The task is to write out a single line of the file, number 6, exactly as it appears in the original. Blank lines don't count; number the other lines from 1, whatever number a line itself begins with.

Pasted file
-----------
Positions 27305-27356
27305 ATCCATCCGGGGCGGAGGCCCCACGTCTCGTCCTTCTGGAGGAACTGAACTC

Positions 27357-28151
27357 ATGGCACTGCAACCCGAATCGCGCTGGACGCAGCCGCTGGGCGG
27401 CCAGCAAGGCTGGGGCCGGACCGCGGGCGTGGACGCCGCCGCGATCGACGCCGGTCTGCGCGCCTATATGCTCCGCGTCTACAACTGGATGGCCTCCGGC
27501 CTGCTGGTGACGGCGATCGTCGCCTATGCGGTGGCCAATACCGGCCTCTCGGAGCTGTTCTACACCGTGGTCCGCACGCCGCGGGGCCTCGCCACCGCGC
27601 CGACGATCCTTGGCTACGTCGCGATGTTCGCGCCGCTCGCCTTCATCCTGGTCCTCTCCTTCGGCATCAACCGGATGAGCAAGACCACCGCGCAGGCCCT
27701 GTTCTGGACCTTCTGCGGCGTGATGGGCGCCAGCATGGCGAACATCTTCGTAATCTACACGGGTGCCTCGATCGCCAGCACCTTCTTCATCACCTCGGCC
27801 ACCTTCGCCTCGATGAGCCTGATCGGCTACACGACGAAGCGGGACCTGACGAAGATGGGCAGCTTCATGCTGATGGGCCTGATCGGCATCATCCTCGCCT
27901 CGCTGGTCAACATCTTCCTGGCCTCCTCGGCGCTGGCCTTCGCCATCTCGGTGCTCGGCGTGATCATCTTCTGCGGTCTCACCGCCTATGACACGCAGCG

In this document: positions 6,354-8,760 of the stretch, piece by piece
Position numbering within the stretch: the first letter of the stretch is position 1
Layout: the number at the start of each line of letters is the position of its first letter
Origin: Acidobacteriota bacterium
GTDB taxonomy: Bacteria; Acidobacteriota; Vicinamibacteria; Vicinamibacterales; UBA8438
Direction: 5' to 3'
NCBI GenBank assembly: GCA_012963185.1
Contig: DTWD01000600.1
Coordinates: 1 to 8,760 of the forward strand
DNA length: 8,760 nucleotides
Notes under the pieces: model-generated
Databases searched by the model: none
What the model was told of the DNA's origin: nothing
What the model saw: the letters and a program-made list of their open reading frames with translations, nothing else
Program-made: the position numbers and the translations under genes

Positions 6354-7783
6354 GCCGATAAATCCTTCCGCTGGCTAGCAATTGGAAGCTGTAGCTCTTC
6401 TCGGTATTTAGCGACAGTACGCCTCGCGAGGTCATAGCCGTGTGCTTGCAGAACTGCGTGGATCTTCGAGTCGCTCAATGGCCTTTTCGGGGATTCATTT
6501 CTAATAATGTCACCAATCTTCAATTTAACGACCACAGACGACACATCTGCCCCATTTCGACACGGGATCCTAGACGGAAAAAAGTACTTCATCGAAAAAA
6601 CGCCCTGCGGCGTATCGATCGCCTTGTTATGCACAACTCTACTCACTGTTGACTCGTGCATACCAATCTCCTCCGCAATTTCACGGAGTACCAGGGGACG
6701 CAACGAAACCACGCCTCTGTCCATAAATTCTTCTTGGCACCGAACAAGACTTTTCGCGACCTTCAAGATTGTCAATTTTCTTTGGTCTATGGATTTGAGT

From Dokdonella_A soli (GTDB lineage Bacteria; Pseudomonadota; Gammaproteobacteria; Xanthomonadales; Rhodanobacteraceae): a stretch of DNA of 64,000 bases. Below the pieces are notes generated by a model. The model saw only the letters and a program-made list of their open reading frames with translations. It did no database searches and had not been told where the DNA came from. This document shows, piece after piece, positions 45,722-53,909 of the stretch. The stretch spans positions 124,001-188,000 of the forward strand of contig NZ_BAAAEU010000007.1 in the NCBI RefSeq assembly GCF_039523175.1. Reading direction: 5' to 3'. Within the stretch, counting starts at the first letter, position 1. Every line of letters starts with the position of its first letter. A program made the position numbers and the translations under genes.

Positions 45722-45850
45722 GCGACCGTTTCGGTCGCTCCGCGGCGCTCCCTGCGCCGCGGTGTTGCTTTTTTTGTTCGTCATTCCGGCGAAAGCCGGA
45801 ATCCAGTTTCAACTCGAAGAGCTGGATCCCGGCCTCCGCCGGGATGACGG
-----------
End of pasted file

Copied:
27501 CTGCTGGTGACGGCGATCGTCGCCTATGCGGTGGCCAATACCGGCCTCTCGGAGCTGTTCTACACCGTGGTCCGCACGCCGCGGGGCCTCGCCACCGCGC